The Preservation Merit Award is given to recognition of exceptional achievement in historic preservation.
Recipients: Syracuse University, Slocum Hall
King + King Architects
Community Foundation of Central New York, Philanthropy Center
Tender Loving Care (TLC) Awards are given to individuals, organizations or civic agencies that have maintained exceptionally high standards of care for historic properties or landscapes. Recipients:
Garth Coviello / 127 Stolp
Virginia Denton/ 5498 N. Manlius Fayetteville
Homer Town Hall
Watt House, 72 Jordan St Skaneateles
Downtown Committee of Syracuse, Onondaga Citizens League
King + King Architects to receive PACNY award for Adaptive Reuse
King + King Architects will be recognized with a Preservation Merit Award from the Preservation Association of Central New York (PACNY) for its innovative and attractive renovation of the former Dupli Envelope & Graphics Corporation on Syracuse's Near-West Side. The award will be presented at the annual Preservation Awards Ceremony held on Thursday, at 7 pm at the Philanthropy Center in Downtown Syracuse. The event is free and the public is welcome.
Funded in 1868 by Archimedes Russell, King +King is the oldest architectural firm in New York state and fourth oldest in the country. The firm of 70 is led by four partners: Pete King, Dave Johnson, Jim King and Kirk Narburgh.
The firm was located in the City of Syracuse until the 1980s, when it moved offices to Manlius. In 2008 the firm decided to return to the city as part of the continuing revitalization of Downtown and the Near West Side. King and King renovated the former Dupli Envelope & Graphics Corp. building at 358 W. Jefferson Street, on the corner of West Street. The original structure (the barn space) was constructed in 1913 and used as an assembly plant by the Case Tractor Supply Co. Other additions were made in the 1920’s and the 1960’s.
Renovations began in May 2008 for the $6 million, 52,000 square foot office project and were completed at the end of the year. An original warehouse section has been kept fairly open as the firm’s lobby, conference room and some offices. Timbers were cleaned and left exposed, but skylights have been added to brighten the area. Large windows give employees a view and allow people driving by on West Street to look in and see the office at work. Overall, the new skylights bring sunlight into the building and save energy costs by reducing the need for lighting and heating.
The King + King office project is both a preservation project and a recycling one, since ninety-fine percent of the original but dilapidated commercial structure and building envelope has been reused; including the brick walls, trusses and most of the roof deck. The result is now a LEED platinum-certified building renovated for new purpose following a new design. It is a perfect example of the adage that the “greenest” building construction is reuse of one that already exists.
The 70-employee firm fully occupied the new space in January 2009. The building was renovated under the U.S. Green Building Council's top Leadership in Energy and Environmental Design standards.The new building consumes 50% less water and 80% less energy than a typical Syracuse office building and 50% less energy of a typical new office building. In addition, because of the firm's new location it is estimated that employees drive 30,000 less commuting miles annually.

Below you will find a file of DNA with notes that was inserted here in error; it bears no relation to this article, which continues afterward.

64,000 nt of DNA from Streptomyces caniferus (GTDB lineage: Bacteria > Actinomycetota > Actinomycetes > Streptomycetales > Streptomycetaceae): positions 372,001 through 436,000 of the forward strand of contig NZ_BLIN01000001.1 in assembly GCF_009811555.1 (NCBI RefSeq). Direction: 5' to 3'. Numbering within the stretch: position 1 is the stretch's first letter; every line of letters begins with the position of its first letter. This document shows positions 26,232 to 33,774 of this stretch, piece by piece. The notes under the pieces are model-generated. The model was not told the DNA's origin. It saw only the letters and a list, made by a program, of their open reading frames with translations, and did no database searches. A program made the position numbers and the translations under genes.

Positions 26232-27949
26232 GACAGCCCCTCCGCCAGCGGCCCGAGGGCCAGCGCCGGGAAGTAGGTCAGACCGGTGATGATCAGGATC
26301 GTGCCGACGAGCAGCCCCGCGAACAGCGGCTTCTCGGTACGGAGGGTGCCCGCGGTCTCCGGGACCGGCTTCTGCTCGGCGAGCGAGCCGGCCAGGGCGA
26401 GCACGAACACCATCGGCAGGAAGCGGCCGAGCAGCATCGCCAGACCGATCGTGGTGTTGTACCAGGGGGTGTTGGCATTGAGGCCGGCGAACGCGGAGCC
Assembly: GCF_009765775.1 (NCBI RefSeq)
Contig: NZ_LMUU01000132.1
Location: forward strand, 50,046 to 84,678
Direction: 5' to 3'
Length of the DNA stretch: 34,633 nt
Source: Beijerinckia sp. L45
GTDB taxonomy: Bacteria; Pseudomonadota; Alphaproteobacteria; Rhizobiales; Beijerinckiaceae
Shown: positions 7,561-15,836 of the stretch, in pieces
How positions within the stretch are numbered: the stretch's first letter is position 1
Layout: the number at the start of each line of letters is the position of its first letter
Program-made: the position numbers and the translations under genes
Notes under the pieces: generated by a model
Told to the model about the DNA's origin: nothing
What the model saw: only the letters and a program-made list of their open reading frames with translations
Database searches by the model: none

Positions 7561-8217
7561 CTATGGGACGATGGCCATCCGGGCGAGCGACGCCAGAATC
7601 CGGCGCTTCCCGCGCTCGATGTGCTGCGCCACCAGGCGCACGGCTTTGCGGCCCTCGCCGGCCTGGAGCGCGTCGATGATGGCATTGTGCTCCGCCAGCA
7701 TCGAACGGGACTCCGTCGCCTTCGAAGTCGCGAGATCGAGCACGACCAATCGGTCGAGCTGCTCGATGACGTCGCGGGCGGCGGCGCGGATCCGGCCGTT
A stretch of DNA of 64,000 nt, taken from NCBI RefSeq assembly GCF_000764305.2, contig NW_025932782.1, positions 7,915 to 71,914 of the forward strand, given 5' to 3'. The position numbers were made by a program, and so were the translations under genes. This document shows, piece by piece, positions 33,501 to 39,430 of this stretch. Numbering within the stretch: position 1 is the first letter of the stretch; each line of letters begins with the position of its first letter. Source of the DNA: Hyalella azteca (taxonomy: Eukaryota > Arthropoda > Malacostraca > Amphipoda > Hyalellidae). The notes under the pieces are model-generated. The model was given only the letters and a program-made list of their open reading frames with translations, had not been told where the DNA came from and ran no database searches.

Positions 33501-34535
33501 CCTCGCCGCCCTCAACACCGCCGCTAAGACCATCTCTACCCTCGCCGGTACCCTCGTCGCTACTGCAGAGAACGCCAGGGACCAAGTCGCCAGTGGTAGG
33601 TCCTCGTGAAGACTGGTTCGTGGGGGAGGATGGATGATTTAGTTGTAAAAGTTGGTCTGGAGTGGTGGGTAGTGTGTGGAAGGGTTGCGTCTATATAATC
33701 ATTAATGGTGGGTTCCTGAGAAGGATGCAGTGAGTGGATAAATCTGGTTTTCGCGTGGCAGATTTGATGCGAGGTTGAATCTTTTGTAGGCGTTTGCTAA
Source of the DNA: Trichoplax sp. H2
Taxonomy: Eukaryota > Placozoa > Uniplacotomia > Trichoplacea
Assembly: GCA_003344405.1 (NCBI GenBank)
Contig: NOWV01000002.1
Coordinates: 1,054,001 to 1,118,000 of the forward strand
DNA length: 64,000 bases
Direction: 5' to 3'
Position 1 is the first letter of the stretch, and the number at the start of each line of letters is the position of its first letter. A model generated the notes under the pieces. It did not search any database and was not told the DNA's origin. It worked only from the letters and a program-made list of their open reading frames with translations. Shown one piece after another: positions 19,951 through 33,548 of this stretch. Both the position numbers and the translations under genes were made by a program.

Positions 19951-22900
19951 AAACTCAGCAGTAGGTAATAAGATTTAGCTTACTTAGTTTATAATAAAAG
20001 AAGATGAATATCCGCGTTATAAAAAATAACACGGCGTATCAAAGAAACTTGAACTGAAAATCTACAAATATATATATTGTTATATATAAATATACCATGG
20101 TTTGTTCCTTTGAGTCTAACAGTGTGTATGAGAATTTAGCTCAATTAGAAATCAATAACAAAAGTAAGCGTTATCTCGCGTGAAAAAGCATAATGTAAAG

The building is a great contribution to the commercial development in Syracuse’s Near Westside. As partner Pete King has said, “It shows, and can help show, other developers, and the community, what's possible in some of the older architectural stock buildings in the city"
The King + King Architects design team included Eric Witschi, Jason Benedict, Matt Leak, Mark Azzarello, Nicole Stack, David Green, Tammy Seward, and Matthew Brubaker. Construction was carried out by Hueber-Breuer Construction Company with Otey Marshall and the late Harold Bush as Construction Manager. The Mechanical Engineer was IBC Engineering's Dan Fox . The Structural Engineer was Jim Kaplan of John P. Stopen Engineering Partnership and Tim Lobczowski of Appel Osborne Landscape Architecture was Landscape Architect.
Monday, April 4, 2011
You are invited to the upcoming (free) illustrated talk “Temple Concord, Jewish Architecture and City Beautiful,” at Temple Concord next Monday, April 11, at 6 pm.
The talk is part of the on-going celebration of the centennial the National Register listed sanctuary which will culminate with a public re-dedication in September. The talk, co-sponsored by Preservation Association of Central New York (PACNY), is part of Temple Concord’s ongoing series featuring Syracuse University faculty presenting their work to an audience further down the Hill.
I will discuss the architecture of Temple Concord in the context of American synagogue design, the evolution of Reform Judaism and as an example of early 20th century civic architecture.
The talk will address several of my ongoing research/activist interests – synagogue architecture, the history of urban planning, and the past and future of Syracuse. Just as today; Concord when designed and built (1909-1911) was literally a pivotal building on the Connective Corridor. Its design had roots in consulting-architect Arnold Brunner’s (with Alfred Taylor) past work and writing about the origins of the synagogue, but it also was tied to the new Neo-Classical plan adopted by Syracuse University in 1906 and the completion of the new County Courthouse downtown the same year.